Many plant species harbor communities of symbionts that release nutrients used by their host plants. However, the importance of these nutrients to plant growth and reproductive effort is not well understood. Here, we evaluate the relationship between the communities that colonize pitcher plant phytotelmata and the pitcher plants' vegetative growth and flower production to better understand the symbiotic role played by phytotelma communities. We focus on the mountain variety purple pitcher plant (Sarracenia purpurea var. montana), which occurs in small and isolated populations in Western North Carolina. We found that greater symbiont community diversity is associated with higher flower production the following season. We then examined geographic variation in communities and found that smaller plant populations supported less diverse symbiont communities. We relate our observations to patterns of community diversity predicted by community ecology theory.


Assuntos
Artrópodes/fisiologia , Biota/fisiologia , Sarraceniaceae/crescimento & desenvolvimento , Simbiose/fisiologia , Animais , Biodiversidade , Chironomidae/crescimento & desenvolvimento , Chironomidae/metabolismo , Copépodes/metabolismo , Culicidae/metabolismo , Flores/crescimento & desenvolvimento , Larva , Ácaros/metabolismo , Ciclo do Nitrogênio , Dispersão Vegetal , Folhas de Planta/crescimento & desenvolvimento , Reprodução , Sarraceniaceae/metabolismo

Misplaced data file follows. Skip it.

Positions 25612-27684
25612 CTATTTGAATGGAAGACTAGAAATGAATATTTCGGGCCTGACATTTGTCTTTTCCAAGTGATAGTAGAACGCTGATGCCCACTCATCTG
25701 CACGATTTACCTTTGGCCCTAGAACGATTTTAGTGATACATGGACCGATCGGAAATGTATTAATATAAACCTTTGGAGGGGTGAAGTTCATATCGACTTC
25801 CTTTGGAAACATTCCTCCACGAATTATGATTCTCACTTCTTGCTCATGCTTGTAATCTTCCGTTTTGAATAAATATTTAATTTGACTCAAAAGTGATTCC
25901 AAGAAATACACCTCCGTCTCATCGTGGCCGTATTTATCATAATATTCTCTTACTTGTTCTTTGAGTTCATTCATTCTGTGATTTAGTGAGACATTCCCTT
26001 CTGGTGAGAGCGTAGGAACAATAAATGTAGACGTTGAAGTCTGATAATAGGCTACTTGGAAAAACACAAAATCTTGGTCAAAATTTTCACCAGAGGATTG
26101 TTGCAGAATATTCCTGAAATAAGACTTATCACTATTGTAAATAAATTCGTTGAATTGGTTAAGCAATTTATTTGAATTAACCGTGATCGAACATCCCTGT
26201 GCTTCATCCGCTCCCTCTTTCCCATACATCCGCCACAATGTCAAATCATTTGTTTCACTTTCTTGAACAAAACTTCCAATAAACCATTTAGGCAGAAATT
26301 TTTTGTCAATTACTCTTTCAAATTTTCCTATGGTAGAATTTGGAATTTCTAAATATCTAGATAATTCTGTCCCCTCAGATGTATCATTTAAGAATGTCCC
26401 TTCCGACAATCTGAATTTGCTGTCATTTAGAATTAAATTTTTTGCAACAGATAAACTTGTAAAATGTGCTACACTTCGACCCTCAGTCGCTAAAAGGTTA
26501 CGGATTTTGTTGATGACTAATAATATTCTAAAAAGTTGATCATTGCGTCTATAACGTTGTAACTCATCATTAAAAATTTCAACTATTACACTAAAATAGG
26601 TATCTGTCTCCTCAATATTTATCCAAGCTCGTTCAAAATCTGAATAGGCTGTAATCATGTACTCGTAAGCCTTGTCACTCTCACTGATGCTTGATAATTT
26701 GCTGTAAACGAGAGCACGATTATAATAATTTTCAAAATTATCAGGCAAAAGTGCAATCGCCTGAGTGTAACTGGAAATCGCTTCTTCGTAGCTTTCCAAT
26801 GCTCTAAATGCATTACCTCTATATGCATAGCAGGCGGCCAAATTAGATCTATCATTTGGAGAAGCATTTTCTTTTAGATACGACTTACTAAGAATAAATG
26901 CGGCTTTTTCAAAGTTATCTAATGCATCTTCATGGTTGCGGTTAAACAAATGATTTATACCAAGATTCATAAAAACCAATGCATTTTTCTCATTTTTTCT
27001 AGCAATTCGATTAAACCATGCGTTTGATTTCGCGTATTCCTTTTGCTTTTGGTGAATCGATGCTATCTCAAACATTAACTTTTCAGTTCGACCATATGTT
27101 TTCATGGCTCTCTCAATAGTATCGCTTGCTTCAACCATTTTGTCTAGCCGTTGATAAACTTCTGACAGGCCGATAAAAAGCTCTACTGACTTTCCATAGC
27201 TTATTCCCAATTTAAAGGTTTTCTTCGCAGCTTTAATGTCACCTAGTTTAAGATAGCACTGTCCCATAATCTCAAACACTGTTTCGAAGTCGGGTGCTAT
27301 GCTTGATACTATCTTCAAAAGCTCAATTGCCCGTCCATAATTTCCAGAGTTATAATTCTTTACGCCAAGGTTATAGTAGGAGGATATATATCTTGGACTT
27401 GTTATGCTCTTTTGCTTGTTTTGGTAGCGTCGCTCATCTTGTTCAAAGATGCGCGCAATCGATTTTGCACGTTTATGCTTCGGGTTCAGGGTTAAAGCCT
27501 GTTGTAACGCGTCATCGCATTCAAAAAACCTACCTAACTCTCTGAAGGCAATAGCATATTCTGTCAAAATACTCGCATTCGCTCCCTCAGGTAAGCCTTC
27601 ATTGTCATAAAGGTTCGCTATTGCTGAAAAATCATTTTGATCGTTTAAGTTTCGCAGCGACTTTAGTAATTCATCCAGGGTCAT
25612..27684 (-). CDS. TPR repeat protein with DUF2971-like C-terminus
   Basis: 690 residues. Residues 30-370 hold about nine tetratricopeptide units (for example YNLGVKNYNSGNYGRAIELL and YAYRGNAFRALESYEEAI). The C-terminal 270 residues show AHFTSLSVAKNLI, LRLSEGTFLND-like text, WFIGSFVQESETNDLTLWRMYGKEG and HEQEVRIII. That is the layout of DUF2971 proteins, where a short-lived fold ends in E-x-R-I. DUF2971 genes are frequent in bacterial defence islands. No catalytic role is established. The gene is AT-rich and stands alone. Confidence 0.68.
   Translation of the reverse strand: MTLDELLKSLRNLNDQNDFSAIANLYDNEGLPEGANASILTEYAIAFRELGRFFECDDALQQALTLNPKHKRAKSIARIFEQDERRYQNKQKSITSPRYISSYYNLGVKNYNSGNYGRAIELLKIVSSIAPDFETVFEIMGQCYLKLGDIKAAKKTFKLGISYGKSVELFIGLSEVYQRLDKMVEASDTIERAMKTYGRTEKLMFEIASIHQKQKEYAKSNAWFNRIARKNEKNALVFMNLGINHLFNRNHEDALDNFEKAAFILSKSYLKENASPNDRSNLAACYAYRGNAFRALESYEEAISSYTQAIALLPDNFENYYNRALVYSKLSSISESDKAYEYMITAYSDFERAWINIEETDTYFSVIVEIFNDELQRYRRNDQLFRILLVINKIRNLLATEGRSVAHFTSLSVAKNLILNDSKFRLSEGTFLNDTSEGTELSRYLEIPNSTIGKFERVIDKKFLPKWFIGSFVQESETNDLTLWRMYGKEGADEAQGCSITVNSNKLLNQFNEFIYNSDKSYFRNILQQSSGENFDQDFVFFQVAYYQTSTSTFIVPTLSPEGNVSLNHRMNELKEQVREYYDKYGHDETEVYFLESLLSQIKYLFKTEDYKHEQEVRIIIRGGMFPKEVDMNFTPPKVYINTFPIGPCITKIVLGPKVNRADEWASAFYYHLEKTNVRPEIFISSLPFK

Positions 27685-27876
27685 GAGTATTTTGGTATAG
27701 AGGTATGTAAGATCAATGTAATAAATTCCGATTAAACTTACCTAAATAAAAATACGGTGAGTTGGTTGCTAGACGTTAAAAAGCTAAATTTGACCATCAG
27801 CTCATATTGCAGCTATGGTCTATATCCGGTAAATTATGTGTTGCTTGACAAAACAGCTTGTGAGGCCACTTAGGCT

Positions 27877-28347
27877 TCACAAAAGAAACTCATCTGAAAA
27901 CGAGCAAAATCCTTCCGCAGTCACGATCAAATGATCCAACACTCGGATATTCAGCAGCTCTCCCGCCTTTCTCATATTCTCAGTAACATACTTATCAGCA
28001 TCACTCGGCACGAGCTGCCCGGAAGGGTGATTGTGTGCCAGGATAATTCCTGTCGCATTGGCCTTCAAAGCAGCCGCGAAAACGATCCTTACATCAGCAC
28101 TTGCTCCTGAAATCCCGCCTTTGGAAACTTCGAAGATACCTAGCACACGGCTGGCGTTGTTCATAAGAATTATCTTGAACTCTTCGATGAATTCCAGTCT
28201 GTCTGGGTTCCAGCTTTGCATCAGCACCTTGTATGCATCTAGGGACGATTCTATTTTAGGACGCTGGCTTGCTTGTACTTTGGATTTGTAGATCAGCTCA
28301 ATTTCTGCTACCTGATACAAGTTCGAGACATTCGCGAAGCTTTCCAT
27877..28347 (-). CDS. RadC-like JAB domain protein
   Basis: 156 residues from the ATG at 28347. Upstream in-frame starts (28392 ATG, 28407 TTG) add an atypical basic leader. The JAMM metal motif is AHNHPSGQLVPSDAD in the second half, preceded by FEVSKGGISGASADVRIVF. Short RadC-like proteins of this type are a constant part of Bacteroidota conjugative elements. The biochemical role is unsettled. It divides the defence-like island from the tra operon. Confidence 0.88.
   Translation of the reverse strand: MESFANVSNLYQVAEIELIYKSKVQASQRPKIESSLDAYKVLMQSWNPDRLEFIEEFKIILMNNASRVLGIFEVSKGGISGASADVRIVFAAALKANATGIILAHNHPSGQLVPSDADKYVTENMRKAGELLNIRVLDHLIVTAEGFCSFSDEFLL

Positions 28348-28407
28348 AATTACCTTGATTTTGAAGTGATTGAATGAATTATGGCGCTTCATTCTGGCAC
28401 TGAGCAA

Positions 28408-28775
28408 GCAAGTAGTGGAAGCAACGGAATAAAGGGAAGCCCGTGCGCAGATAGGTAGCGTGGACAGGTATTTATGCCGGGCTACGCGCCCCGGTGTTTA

12.
Am Nat ; 195(5): 833-850, 2020 05.
Artigo em Inglês | MEDLINE | ID: mdl-32364792

RESUMO

Global change may induce changes in savanna and forest distributions, but the dynamics of these changes remain unclear. Classical biome theory suggests that climate is predictive of biome distributions, such that shifts will be continuous and reversible. This view, however, cannot explain the overlap in the climatic ranges of tropical biomes, which some argue may result from fire-vegetation feedbacks, maintaining savanna and forest as bistable states. Under this view, biome shifts are argued to be discontinuous and irreversible. Mean-field bistable models, however, are also limited, as they cannot reproduce the spatial aggregation of biomes. Here we suggest that both models ignore spatial processes, such as dispersal, which may be important when savanna and forest abut. We examine the contributions of dispersal to determining biome distributions using a 2D reaction-diffusion model, comparing results qualitatively to empirical savanna and forest distributions in sub-Saharan Africa. We find that the diffusion model resolves both the aforementioned limitations of biome models. First, local dispersive spatial interactions, with an underlying precipitation gradient, can reproduce the spatial aggregation of biomes with a stable savanna-forest boundary. Second, the boundary is determined not only by the amount of precipitation but also by the geometrical shape of the precipitation contours. These geometrical effects arise from continental-scale source-sink dynamics, which reproduce the mismatch between biome and climate. Dynamically, the spatial model predicts that dispersal may increase the resilience of tropical biome in response to global change: the boundary continuously tracks climate, recovering following disturbances, unless the remnant biome patches are too small.